Since its inception seven years ago, the Africa International Film Festival (AFRIFF) has offered an annual immersion into the world of filmmaking – from feature films to documentaries – with participation from brilliant local and international filmmakers.
Running from October 29 to November 4 and maintaining its inaugural theme “Africa Unites”, the vision for this year’s festival remains to raise awareness in Africa about the vast potential the entertainment industry holds and the impact it can generate in the economy.
With 20 feature films selected from all around the world – including Oscar contenders The Train of Salt and Sugar, The Wound, Félicité and The Last of Us – we’ve decided to spotlight the seven Nigerian movies that were chosen.
You can also check out the full schedule and register to attend the festival right here.
Hakkunde, directed by Asurf Oluseyi, follows Akande (played by Kunle Idowu), a young graduate who moves from the city to a small town to find work as a teacher and discover who he really is.
Roti, directed by Kunle Afolayan, follows the story of a young couple years after they lose their son. Four years after the loss they come in contact with a boy who looks exactly like their son and their lives are turned upside down.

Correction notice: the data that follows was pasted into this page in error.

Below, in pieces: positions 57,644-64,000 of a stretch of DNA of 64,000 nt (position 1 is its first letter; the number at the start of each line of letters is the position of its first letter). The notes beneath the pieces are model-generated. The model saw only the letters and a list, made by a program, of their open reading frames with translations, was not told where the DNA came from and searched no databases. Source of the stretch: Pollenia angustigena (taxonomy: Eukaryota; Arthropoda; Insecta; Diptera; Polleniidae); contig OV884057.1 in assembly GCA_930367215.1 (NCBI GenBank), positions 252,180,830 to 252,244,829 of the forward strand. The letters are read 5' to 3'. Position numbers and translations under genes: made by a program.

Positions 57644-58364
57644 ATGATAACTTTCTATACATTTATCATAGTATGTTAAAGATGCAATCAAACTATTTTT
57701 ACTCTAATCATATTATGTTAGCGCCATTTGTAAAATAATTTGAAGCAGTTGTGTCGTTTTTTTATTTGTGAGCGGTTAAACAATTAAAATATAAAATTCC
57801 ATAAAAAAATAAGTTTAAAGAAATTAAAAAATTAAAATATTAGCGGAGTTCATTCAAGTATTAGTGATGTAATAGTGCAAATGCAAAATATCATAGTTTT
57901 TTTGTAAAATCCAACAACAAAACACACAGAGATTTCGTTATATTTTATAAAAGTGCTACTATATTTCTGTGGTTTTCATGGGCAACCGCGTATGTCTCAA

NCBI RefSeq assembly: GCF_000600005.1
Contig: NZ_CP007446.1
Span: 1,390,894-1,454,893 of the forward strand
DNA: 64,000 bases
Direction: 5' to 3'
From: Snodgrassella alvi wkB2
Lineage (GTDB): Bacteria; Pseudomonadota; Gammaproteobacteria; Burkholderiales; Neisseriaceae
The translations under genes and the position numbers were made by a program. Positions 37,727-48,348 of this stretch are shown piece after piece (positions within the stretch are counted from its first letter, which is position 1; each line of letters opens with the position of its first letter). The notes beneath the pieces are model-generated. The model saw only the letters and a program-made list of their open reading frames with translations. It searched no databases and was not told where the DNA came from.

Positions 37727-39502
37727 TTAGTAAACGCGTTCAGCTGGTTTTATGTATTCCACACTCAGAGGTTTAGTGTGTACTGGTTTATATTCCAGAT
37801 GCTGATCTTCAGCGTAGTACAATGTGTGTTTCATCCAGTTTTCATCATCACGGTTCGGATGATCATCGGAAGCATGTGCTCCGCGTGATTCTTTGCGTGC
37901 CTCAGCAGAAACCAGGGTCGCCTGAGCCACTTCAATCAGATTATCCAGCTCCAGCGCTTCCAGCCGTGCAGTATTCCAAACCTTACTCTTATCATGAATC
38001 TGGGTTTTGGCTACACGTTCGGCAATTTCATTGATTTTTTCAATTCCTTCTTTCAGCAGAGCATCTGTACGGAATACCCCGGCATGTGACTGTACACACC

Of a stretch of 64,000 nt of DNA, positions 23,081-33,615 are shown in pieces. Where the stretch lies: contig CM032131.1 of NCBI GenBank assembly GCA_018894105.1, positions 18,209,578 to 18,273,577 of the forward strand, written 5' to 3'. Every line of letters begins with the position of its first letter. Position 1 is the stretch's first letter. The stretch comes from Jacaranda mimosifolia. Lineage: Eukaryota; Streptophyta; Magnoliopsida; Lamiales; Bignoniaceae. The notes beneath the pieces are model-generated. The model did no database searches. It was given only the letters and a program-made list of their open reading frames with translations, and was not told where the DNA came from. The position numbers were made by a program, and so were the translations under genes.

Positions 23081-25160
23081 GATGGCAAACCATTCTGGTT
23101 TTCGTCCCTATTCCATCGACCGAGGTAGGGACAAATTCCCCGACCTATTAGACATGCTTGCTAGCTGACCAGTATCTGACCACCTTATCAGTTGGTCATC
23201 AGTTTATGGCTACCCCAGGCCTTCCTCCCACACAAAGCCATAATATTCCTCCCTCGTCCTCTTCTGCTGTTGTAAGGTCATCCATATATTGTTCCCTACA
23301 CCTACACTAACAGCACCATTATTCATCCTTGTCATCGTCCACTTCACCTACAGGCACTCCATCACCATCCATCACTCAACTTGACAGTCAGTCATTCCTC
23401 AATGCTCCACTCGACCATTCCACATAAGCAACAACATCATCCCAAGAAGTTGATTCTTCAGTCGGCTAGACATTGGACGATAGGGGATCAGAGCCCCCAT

The Lost Cafe (Nigeria/Norway)
The Lost Cafe, directed by Kenneth Nyang, follows the story of a Nigerian girl’s struggle to overcome her dark family secrets and the culture shock of moving to a new county to live her dreams.
Potato Potahto (Ghana/Nigeria/Sweden)
Potato Potahto, directed by Shirley Frimpong-Manso, follows a divorced couple (played by OC Ukeje and Joselyn Dumas) who decide to still share equal space in their home after their split.
Tatu, directed by Don Omope, is a contemporary take on the classic African epic adventure story; a fast-paced action drama centered around the conflict arising from a mother’s quest to have a child.
Idemuza, directed by Aloaye Omoake, follows the story of a vulnerable girl forced to enter an orphanage with her younger siblings, and her struggle to overcome adversity in the search of a hopeful future.
Dinner, directed by Jay Franklyn Jituboh, follows the story of a weekend get-together amongst friends that gets out of hand when secrets about their relationships are revealed.
CULLED FROM: http://www.konbini.com/ng/entertainment/7-nigerian-movies-showing-at-this-years-africa-international-film-festival/